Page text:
The Romanian Academy – the Department of Agricultural and Forestry Sciences, the Academy of Agricultural and Forestry Sciences “Gheorghe Ionescu-Șișești” – the Forestry Department, the National Institute for Research and Development in Forestry “Marin Drăcea” and the Wood Industry Association – Prolemn organized on May 25, the symposium “The Forest-Timber sector in the context of climate change and its contribution to the development of the socio-economic system. The vision for 2030”.

The state of Romania’s forests
During the symposium it was shown that according to the National Institute of Statistics (INS) the area covered with forests in the national forest fund is 6.6 ha, including the area of forested meadows of 260,000 ha, with a consistency greater than 0.4 included progressively, so far in the forest fund. The 2018 National Forestry Inventory (IFN) report highlights that the area covered with forests is 6.9 million ha (29%), which also includes areas of forest vegetation located outside the forestry fund, included in the category “forest”, according to the definition of forest (FAO).

It was also shown that Romania has an unanimously appreciated forestry fund at European level in terms of biodiversity, health, stability, and functionality of forests, as well as the existence of natural structures, virgin, and quasi-virgin forests. The area of forests located in the forestry fund, including those outside the forest fund of Romania, is slightly increasing, according to Romania’s reports on the LULUCF segment.








Forest area (thousand ha) (forestry fund and outside of it)







 Also, the stock of standing timber in forests increased by 133 million cubic meters between the first and second cycle of the National Forestry Inventory, corresponding to a gross increase in the volume of standing timber of 26 million cubic meters per year, respectively 45% of growth.

The evolution of the import-export balance, from log exports of over 1.5 million cubic meters annually before 2013 to current imports of 4.1 million cubic meters of raw wood in 2021 in the conditions of quasi-disappearance of raw wood exports from Romania, shows a progressive increase of the measures’ effectiveness of to combat illegal logging and to balance the demand for timber products for the internal market and the timber industry by increasing imports.

Data provided by the General Agricultural Census shows that between 2010 and 2020 there was a decrease of almost 800,000 ha used as meadows, and in total there are at least 2,000,000 ha of land that has neither agricultural nor forestry use. This lack of capitalization of Romania’s land potential can be turned into a huge opportunity by financing the expansion of Romania’s forestry fund.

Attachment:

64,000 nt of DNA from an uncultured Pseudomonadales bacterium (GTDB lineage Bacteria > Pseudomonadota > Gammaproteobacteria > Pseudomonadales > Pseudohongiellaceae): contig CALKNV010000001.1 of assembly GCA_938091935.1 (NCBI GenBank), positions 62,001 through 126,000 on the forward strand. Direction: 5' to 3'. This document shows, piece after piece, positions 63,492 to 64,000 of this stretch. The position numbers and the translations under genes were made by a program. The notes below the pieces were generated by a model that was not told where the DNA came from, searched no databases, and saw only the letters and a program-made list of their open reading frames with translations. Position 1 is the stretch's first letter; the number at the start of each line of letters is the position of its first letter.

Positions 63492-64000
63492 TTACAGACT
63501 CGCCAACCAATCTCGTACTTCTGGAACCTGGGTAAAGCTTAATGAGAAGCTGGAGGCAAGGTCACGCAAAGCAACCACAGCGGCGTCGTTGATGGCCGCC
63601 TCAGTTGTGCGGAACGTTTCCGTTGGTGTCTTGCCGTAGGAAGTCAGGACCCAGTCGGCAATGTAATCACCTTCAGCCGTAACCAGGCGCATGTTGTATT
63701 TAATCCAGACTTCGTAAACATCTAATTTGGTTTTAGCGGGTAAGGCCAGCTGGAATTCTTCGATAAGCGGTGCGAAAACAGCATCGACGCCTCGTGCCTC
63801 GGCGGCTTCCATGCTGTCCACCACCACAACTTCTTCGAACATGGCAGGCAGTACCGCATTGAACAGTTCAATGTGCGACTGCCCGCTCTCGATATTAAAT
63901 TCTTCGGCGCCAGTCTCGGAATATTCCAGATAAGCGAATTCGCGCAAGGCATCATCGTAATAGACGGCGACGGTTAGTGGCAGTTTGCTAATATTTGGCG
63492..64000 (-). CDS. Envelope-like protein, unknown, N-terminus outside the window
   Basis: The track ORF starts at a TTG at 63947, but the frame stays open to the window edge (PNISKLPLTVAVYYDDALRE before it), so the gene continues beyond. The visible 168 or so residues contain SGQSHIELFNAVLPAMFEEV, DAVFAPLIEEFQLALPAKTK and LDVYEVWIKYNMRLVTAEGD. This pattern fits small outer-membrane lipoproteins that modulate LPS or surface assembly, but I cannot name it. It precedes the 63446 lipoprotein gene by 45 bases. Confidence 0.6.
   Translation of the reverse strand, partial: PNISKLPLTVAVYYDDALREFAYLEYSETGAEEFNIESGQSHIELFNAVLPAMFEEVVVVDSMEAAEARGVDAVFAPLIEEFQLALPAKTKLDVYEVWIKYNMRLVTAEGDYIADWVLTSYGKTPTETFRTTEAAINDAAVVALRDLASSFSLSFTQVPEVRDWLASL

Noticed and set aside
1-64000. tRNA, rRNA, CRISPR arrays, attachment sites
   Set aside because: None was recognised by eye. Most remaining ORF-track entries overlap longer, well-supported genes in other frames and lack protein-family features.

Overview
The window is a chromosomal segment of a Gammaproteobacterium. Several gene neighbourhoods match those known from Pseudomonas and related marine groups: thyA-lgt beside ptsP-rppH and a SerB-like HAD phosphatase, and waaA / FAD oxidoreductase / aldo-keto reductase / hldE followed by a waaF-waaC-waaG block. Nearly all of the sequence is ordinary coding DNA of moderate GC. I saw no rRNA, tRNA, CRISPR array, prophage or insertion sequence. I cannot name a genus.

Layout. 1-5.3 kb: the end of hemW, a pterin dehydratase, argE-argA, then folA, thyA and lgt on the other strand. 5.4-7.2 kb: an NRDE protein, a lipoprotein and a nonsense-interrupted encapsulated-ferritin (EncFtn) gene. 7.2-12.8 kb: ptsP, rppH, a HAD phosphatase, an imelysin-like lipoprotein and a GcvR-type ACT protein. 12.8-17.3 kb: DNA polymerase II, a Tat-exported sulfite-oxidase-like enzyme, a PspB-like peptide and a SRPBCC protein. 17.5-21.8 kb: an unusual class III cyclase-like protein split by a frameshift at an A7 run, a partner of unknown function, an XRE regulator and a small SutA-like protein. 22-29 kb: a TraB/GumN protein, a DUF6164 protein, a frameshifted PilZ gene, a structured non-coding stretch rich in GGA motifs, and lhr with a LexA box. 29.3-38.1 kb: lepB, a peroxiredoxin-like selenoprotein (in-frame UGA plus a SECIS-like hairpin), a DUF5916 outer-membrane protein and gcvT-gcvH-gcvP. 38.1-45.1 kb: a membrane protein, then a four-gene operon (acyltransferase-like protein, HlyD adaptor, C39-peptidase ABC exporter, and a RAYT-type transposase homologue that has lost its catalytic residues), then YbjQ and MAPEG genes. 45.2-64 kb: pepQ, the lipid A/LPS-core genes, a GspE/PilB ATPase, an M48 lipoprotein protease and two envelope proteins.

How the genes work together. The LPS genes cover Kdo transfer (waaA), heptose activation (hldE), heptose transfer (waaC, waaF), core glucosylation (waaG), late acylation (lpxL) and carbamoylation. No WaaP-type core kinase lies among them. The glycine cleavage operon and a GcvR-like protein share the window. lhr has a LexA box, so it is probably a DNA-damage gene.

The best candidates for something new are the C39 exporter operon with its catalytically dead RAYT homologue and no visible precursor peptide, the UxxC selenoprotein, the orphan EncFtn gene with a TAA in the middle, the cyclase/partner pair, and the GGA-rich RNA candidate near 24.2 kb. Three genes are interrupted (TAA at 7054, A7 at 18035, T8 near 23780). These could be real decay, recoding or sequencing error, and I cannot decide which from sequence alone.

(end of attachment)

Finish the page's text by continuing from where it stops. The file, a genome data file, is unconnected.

The wood from sustainably managed forests is an engine for development

Under these conditions, it has been shown that the wood resource from sustainably managed forests is one of the pillars of the green, circular, clean economy, bioeconomy that represents the future of development.

Substantial economic impact – 16% of Romanian industry, 3.5% of GDP

The turnover of wood-based industries, resulting from the processing of data from 13,790 companies in the wood and furniture industry, is 6.1 billion Euro, and if we include the pulp and paper industry, also based on wood resources plus recycling, we reach a figure of 7.36 billion Euro.

These turnovers represent 16% of the turnover of the Romanian industry and 3.5% of the Romanian GDP.

At the same time, wood-based industries are creating 142,000 attractive jobs, many in rural areas. In counties such as Maramureș and Satu Mare, the furniture industry is the main industrial branch of the county. In counties such as Suceava and Neamt, the wood processing industry is the main industry.

By being in rural areas, the factories in the wood industry are also called “bread factories” by contributing to maintaining the economic viability of the communities in which they operate. There are a lot of rural localities and small towns where wood-based industries are the main employer.

Through the horizontal impact in related industries and services, transport, the direct and indirect impact reaches 300,000 jobs created.